during the year as determined in paragraph (n)(1) of this section.
[eta] = Flare combustion efficiency, expressed as fraction of gas 
combusted by a burning flare (default is 0.98).
XCH4 = Mole fraction of CH4 in the feed gas to 
the flare as determined in paragraph (n)(2) of this section.
XCO2 = Mole fraction of CO2 in the feed gas to 
the flare as determined in paragraph (n)(2) of this section.
ZU = Fraction of the feed gas sent to an un-lit flare 
determined by engineering estimate and process knowledge based on 
best available data and operating records.
ZL = Fraction of the feed gas sent to a burning flare 
(equal to 1 - ZU).
Yj = Mole fraction of hydrocarbon constituents j (such as 
methane, ethane, propane, butane, and pentanes-plus) in the feed gas 
to the flare as determined in paragraph (n)(1) of this section.
Rj = Number of carbon atoms in the hydrocarbon 
constituent j in the feed gas to the flare: 1 for methane, 2 for 
ethane, 3 for propane, 4 for butane, and 5 for pentanes-plus).

    (6) Calculate both CH4 and CO2 mass emissions 
from volumetric emissions using calculation in paragraph (v) of this 
section.
    (7) Calculate N2O emissions from flare stacks using 
Equation W-40 in paragraph (z) of this section.
    (8) If you operate and maintain a CEMS that has both a 
CO2 concentration monitor and volumetric flow rate monitor 
for the combustion gases from the flare, you must calculate only 
CO2 emissions for the flare. You must follow the Tier 4 
Calculation Method and all associated calculation, quality assurance, 
reporting, and recordkeeping requirements for Tier 4 in subpart C of 
this part (General Stationary Fuel Combustion Sources). If a CEMS is 
used to calculate flare stack emissions, the requirements specified in 
paragraphs (n)(1) through (7) of this section are not required.
    (9) The flare emissions determined under this paragraph (n) must be 
corrected for flare emissions calculated and reported under other 
paragraphs of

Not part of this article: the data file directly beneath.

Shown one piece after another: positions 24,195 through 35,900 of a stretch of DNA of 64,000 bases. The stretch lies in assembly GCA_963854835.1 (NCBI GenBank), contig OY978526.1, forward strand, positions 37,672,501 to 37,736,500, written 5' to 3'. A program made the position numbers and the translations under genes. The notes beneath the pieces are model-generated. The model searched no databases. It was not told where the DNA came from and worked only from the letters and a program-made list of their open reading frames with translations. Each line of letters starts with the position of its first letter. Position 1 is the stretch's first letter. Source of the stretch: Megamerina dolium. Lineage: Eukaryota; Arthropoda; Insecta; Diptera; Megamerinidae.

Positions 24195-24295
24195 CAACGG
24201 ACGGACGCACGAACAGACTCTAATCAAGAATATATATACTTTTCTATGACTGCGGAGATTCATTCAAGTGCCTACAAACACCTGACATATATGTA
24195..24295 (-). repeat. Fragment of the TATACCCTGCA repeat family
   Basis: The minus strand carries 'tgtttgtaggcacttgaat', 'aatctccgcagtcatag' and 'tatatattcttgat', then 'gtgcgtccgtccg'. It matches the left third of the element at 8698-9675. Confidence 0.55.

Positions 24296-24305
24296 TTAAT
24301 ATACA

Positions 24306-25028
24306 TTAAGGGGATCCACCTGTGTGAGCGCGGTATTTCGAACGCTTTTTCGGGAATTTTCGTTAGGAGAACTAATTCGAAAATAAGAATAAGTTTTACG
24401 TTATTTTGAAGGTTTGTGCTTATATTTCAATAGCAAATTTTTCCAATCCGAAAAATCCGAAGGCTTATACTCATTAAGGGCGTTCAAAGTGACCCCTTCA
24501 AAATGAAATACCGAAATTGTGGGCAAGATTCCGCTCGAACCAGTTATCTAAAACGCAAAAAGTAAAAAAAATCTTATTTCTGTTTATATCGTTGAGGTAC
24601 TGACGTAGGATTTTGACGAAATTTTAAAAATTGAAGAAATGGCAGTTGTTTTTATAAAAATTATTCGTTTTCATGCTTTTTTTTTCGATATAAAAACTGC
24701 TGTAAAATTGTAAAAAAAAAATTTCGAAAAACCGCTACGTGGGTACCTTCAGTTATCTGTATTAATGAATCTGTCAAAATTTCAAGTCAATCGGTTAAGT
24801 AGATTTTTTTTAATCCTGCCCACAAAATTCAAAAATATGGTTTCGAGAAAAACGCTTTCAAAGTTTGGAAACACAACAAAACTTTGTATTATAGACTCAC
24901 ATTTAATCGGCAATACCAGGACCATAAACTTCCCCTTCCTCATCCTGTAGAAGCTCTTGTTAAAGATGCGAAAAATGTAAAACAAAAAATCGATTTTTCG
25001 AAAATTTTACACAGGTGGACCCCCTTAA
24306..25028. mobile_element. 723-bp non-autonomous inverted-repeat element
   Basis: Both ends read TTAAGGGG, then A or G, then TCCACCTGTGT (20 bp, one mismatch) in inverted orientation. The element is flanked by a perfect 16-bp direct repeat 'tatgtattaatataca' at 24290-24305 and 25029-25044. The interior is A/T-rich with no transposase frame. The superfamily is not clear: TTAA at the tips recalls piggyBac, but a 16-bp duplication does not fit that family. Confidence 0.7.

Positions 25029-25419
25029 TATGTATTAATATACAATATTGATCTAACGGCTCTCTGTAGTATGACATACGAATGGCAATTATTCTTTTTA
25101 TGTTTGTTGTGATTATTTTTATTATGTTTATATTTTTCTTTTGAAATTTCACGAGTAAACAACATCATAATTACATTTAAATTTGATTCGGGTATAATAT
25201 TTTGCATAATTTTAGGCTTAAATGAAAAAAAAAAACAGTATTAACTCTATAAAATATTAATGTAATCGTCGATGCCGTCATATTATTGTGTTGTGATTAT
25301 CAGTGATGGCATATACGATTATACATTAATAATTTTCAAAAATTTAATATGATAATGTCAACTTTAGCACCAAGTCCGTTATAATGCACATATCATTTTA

[[Page 70398]]

this section to avoid double counting of these emissions.
    (o) Centrifugal compressor venting. If you are required to report 
emissions from centrifugal compressor venting as specified in Sec.  
98.232(d)(2), (e)(2), (f)(2), (g)(2), and (h)(2), you must conduct 
volumetric emission measurements specified in paragraph (o)(1) of this 
section using methods specified in paragraphs (o)(2) through (5) of 
this section; perform calculations specified in paragraphs (o)(6) 
through (9) of this section; and calculate CH4 and 
CO2 mass emissions as specified in paragraph (o)(11) of this 
section. If emissions from a compressor source are routed to a flare, 
paragraphs (o)(1) through (11) of this section do not apply and instead 
you must calculate CH4, CO2, and N2O 
emissions as specified in paragraph (o)(12) of this section. If 
emissions from a compressor source are captured for fuel use or are 
routed to a thermal oxidizer, paragraphs (o)(1) through (12) of this 
section do not apply and instead you must calculate and report 
emissions as specified in subpart C of this part. If emissions from a 
compressor source are routed to vapor recovery, paragraphs (o)(1) 
through (12) of this section do not apply. If you are required to 
report emissions from centrifugal compressor venting at an onshore 
petroleum and natural gas production facility as specified in Sec.  
98.232(c)(19), you must calculate volumetric emissions as specified in 
paragraph (o)(10) of this section; and calculate CH4 and 
CO2 mass emissions as specified in paragraph (o)(11) of this 
section.
    (1) General requirements for conducting volumetric emission 
measurements. You must conduct volumetric emission measurements on each 
centrifugal compressor as specified in this paragraph. Compressor 
sources (as defined in Sec.  98.238) without manifolded vents must use 
a measurement method specified in paragraph (o)(1)(i) or (ii) of this 
section. Manifolded compressor sources (as defined in Sec.  98.238) 
must use a measurement method specified in paragraph (o)(1)(i), (ii), 
(iii), or (iv) of this section.
    (i) Centrifugal compressor source as found measurements. Measure 
venting from each compressor according to either paragraph (o)(1)(i)(A) 
or (B) of this section at least once annually, based on the compressor 
mode (as defined in Sec.  98.238) in which the compressor was found at 
the time of measurement, except as specified in paragraphs (o)(1)(i)(C) 
and (D) of this section. If additional measurements beyond the required 
annual testing are performed (including duplicate measurements or 
measurement of additional operating modes), then all measurements 
satisfying the applicable monitoring and QA/QC that is required by this 
paragraph (o) must be used in the calculations specified in this 
section.
    (A) For a compressor measured in operating-mode, you must measure 
volumetric emissions from blowdown valve leakage through the blowdown 
vent as specified in either paragraph (o)(2)(i)(A) or (B) of this 
section and, if the compressor has wet seal oil degassing vents, 
measure volumetric emissions from wet seal oil degassing vents as 
specified in paragraph (o)(2)(ii) of this section.
    (B) For a compressor measured in not-operating-depressurized-mode, 
you must measure volumetric emissions from isolation valve leakage as